In this special debate-night edition of “Last Night,” our ongoing effort to monitor how politics is covered on prime-time television, some of our subject-matter experts join our regular media critics to offer their reactions and reviews.
What We Didn’t Hear at the Debate
“In a debate that will be most remembered for Donald Trump’s diss of democracy, there was little said about the anxieties that appear to be undermining it. Big questions about the old economy and new economy were not addressed.” Read more by John Russo, visiting scholar at the Kalmanovitz Initiative for Labor and Working Poor at Georgetown University.
Breaking the Fourth Wall of Democracy
“There is a ‘money election,’ which has a disproportionate impact on who can even stand on a general election debate stage. However, I would never argue that the winner in a privately funded election was not democratically elected. Instead, what I want are elections where campaign money does not play such an outcome determinative and limiting role in our democratic process.” Read more by Ciara Torres-Spelliscy, author and professor of law at Stetson University.
Notes From a Nasty Woman
“Okay, I was wrong… I could not believe there was anything left in this campaign to either startle or inform me. Had no idea that even one little remaining gem might emerge from the nastiest political campaign I’ve ever witnessed.” Read more by Lynn Sherr, contributor.
Watching a Dark Debate From the City of Light
“If I believed there ever was any chance of escaping the US election by running away to France for a week of business meetings and a little off time, all hope was dashed the moment we stepped into a cab at Charles de Gaulle Airport and the driver immediately started grilling us about Donald Trump.” Read more by Michael Winship, senior editor, BillMoyers.com.
When Trump Goes Low, the Media Go Lower
“We have had unqualified, extremist Republican candidates before; just look at Ronald Reagan, who thought air pollution was caused by plants and trees…And the obvious conclusion to be drawn from the conduct of [Trump’s] campaign is that our media are not remotely equipped to handle him.” Read more by Eric Alterman, CUNY distinguished professor of English and journalism at Brooklyn College, media columnist for The Nation.
Now the Nadir
“With Trump plummeting in the polls and his campaign all but doomed, we were bracing for Trump’s Greatest Hits: every mean, ugly, cockamamie, untrue, racist, misogynistic, nativist, xenophobic, anti-intellectual utterance he has ever made, remastered for a gullible media. We braced for the most dispiriting moment in modern American politics. We braced for the nadir.” Read more by Neal Gabler, contributor, BillMoyers.com.
What Kind of Republican is Donald Trump?
“Voters now have a clear sense of what our two candidates stand for, and the Republican candidate is unlike any that we have seen before.” Read more by Simon Johnson, professor of economics at MIT and former chief economist of the International Monetary Fund.
The Ultimate ‘Bad Hombre’
“Donald Trump’s disdain for undocumented people bubbled over again during the last presidential debate of 2016. Is he so intent on Trump TV that he wants to expand Hillary Clinton’s edge with the nation’s 27 million eligible Latino voters?” Read more by Emily Schwartz-Greco, contributor, BillMoyers.com.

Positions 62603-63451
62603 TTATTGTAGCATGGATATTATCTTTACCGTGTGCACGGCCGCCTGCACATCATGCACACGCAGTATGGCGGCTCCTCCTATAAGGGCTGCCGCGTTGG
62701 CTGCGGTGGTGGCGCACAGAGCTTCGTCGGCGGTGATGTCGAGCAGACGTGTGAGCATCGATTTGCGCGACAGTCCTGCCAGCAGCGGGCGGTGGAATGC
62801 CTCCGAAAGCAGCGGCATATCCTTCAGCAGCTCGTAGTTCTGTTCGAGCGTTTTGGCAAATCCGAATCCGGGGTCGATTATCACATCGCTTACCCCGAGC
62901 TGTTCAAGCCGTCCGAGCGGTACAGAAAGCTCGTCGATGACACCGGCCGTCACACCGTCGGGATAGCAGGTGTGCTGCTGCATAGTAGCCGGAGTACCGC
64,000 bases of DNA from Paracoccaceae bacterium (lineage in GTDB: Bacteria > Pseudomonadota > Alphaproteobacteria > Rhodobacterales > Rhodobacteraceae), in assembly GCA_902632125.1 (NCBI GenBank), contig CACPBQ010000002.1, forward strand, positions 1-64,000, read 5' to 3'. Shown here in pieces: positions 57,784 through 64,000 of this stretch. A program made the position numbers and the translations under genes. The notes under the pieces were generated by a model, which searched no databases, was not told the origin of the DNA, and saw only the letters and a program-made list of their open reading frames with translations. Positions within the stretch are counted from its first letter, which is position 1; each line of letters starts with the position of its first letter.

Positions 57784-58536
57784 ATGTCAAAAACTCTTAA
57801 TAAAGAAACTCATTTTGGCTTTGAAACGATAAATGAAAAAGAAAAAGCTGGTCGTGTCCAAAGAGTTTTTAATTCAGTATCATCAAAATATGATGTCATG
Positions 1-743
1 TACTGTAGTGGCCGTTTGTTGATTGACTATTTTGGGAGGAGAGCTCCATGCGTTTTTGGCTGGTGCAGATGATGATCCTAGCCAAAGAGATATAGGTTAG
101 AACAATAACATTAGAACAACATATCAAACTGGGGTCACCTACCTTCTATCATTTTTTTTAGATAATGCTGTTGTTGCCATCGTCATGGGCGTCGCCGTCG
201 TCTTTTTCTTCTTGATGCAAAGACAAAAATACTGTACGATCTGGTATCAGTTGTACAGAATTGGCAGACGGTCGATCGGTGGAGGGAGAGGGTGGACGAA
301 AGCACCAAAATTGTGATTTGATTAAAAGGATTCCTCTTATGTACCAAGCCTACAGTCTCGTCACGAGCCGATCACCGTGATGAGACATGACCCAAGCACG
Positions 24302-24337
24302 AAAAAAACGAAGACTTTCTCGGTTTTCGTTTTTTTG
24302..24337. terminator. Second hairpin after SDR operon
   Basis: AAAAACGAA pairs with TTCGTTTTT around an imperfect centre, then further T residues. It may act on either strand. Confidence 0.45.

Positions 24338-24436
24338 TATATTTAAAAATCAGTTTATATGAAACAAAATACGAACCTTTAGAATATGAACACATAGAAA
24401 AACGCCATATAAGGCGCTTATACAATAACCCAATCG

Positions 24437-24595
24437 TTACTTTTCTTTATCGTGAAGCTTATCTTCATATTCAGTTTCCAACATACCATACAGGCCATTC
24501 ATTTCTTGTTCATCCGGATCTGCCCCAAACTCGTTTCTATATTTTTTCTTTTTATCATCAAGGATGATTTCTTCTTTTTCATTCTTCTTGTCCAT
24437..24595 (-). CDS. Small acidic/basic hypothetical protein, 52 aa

Keeping Us In Suspense
“Trump’s Celebrity Apprentice-like answer is dominating the headlines and discussions of his debate performance. Sadly, it proved to be one more outrage in a series of debates that have moved about as far from the Lincoln-Douglas ideal as is possible.” Read more by Sean Posey, contributor, BillMoyers.com.
Out of Step With the American People on Social Security
Donald Trump is — deservedly — dominating the headlines from the third and final presidential debate for being out of touch with reality. But it was moderator Chris Wallace who won first prize last night for being out of touch with the American public. When it finally came time for a question on Social Security, with just a few minutes left on the clock, Wallace asked the candidates to discuss their plans for… cutting benefits.
While political polarization in this country remains at historic heights, as a 2014 poll by the Pew Research Center showed starkly, protecting Social Security from cuts is one of the rare areas of widespread agreement, with a whopping two-thirds of Americans opposing cutting benefits in any way. Polling from the nonpartisan National Academy of Social Insurance goes farther, finding that large majorities of Americans — across party lines, income levels and age groups — not only oppose cutting benefits but want to see benefits expanded — and are willing to pay more to see that happen.
This shouldn’t be surprising given the critical role that Social Security plays in the lives of millions of Americans, including protecting some 21 million from poverty last year. Yet many in the mainstream media — debate moderators included — turn a blind eye to what Americans actually want when it comes to this program, insisting that cuts are necessary to ensure its continued strength. Here’s hoping by the time we’re cueing up the presidential debates in 2020 that we can finally congratulate our media for catching up to where the voters are on this important issue. — Rebecca Vallas, managing director for the Poverty to Prosperity Program at the Center for American Progress.